In 2022, we'll see several familiar trends continue to develop in the payments industry.
Better Customer Experience
The overarching theme of payment processing in 2022 – and one that multiple industry experts talk about – is improving the customer experience.
As Michel Léger, executive vice president of innovation at Ingenico, explained in a recent press release, "Now, everyone can pay when they want, where they want and how they want ... It's not enough anymore to just offer payment solutions that are tailored to consumers: Now, payments need to be taken right to them."
Consumer expectations surrounding payments are exceptionally high. A Vanson Bourne and Ekata study of over 7,000 consumers in North America and Europe found this data:
- 92% of respondents expect a "fast, frictionless experience" that is also secure.
- Over 70% say account creation for online shopping should be instantaneous.
Mobile and Contactless Payments
One of the most obvious ways to take customer payments is on mobile. Mobile continues to gain importance in the payments industry. According to Adobe, mobile sales accounted for nearly 40% of the $10.8 billion from Cyber Monday 2021 alone.
Contactless payments is another payment technology growing in usage. The novel coronavirus pandemic has had a massive impact on the economy, including how people pay. Square's data revealed a spike in cashless merchants, which jumped from 5.4% in February 2020 to 23.2% in April 2020 before settling at 13.4% in August 2020.
Square economist Felipe Chacon said the findings marked a "significant and stabilizing increase in cashless adoption rates compared to pre-pandemic, with business owners increasingly reliant upon contactless and online payments and consumers utilizing those alternatives." Had COVID-19 not drastically changed the landscape, Square officials believe the same increase would have taken three years to achieve.
Installment Payments (Buy Now, Pay Later)
The pandemic has also sped up the adoption of installment payments. Thanks to the likes of Afterpay, Affirm, and Klarna, consumers can pay off purchases as small as $50 in interest-free installments. They did a lot of that during the pandemic, to the tune of nearly $100 billion.
Since "buy now, pay later," or BNPL, happens at the point of sale, credit card processors are taking notice. Square is a great example: The company is buying Afterpay for $29 billion. When it announced the deal in August, Square said it wants even the smallest businesses to be able to accept installment payments. Stripe also supports Afterpay, and Clover supports BNPL for its Canadian customers. It's only a matter of time before most credit card processors embrace this payment method.
Stricter Fraud Prevention and Data Security
Security remains a hot topic in the payments industry, and the stakes are high. Although EMV adoption has been highly successful at reducing card-present fraud, card-not-present fraud continues to rise. Juniper Research predicts that CNP fraud will cost retailers $130 billion between 2018 and 2023. Consumers are also worried about fraud – 90% of them, according to the Ekata report – and over 60% of them feel that the businesses accessing their personal data are responsible for fraud prevention. When that doesn't happen, 91% of consumers who experience fraud will not do business with that company again, and 86% of them will warn others about their experiences.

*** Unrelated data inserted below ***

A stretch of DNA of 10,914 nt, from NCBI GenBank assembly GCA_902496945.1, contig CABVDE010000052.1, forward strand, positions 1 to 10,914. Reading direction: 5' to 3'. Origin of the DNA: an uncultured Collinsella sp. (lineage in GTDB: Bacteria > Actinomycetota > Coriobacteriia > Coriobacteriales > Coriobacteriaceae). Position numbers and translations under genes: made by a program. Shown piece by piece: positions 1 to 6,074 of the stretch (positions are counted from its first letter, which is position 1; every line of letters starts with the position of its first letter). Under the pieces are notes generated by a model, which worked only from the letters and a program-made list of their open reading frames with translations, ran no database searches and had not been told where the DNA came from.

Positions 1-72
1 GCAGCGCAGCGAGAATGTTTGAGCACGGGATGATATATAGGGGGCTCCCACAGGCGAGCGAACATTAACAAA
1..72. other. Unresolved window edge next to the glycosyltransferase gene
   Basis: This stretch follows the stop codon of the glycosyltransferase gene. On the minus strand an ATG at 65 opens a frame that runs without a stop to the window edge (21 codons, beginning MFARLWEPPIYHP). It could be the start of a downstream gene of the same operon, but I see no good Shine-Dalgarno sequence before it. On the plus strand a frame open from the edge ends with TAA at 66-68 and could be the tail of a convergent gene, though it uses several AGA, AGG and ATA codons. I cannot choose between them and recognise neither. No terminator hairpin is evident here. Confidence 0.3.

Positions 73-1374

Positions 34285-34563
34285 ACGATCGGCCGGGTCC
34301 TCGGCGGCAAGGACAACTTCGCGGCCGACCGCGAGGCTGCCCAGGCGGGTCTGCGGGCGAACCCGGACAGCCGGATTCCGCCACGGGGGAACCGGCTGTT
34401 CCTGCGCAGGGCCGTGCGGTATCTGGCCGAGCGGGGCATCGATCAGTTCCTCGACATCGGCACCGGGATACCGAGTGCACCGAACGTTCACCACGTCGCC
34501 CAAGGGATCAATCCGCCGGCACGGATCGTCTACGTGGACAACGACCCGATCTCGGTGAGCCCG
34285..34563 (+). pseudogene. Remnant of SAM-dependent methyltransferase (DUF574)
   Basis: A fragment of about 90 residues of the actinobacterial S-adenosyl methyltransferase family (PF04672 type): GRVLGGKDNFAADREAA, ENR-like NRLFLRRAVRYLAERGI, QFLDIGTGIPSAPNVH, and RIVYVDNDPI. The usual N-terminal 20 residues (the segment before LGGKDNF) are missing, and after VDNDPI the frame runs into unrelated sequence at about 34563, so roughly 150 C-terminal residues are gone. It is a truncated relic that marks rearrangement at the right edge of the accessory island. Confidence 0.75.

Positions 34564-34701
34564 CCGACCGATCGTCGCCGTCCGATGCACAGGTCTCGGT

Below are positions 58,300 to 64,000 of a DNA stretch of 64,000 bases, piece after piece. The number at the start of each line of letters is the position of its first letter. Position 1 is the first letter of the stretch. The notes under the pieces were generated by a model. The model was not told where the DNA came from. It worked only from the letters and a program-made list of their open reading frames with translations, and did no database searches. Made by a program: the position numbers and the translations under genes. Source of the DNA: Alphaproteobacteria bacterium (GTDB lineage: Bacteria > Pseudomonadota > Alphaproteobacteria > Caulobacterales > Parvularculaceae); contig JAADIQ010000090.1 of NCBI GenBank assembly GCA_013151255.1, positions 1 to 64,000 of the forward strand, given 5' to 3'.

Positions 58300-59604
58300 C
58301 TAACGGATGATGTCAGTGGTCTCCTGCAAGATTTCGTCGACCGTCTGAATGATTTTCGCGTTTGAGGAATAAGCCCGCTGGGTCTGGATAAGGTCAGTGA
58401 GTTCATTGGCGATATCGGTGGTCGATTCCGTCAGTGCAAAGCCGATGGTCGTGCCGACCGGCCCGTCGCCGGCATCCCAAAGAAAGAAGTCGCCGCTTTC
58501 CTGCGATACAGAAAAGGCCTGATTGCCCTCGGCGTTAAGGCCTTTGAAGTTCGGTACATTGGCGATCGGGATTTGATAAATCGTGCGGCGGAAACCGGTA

Credit card processing companies are proactively combating fraud, though: Juniper Research says that payment processors will spend nearly $10 billion by 2023 to detect and prevent fraud.
Your business's PCI compliance status should also be on your mind in 2022. Data from the ControlScan/MAC 2020 Acquiring Trends Report revealed that merchants' PCI compliance rates are falling. That's not good for you or your customers, since noncompliant businesses are more vulnerable to hackers. Not to mention you might pay a high noncompliance fee (more than $50 in some cases) each month. Just 26% of the merchant acquirers in the survey reported merchant compliance rates above 60%, and 23% reported rates below 25%.
New Interchange Rates
Also on the horizon in the credit card processing industry are changes to interchange rates. Visa has updated its interchange rate structure to "optimize acceptance and usage and reflect the current value of Visa products," according to a Visa document obtained by Bloomberg. The card brand called this the most significant structural change to the rate tables in a decade. Visa said rates for card-not-present transactions (such as online purchases and payments accepted by phone) will increase, but rates for businesses in education, healthcare, and real estate will be lower. It will also expand its categories to include parking, rent and vending machines.
Another issue to watch in 2022 is rising fees. A study from the Canadian Federation of Independent Business found that the pandemic has accelerated the shift from cash to digital payments. This has resulted in many small businesses paying higher fees to accept digital payments: Nearly 80% of the businesses surveyed indicated that their credit card processing fees have become unaffordable. Knowing this, we expect more business owners will seriously shop around for the best rates that will support increases in payment volume while remaining affordable.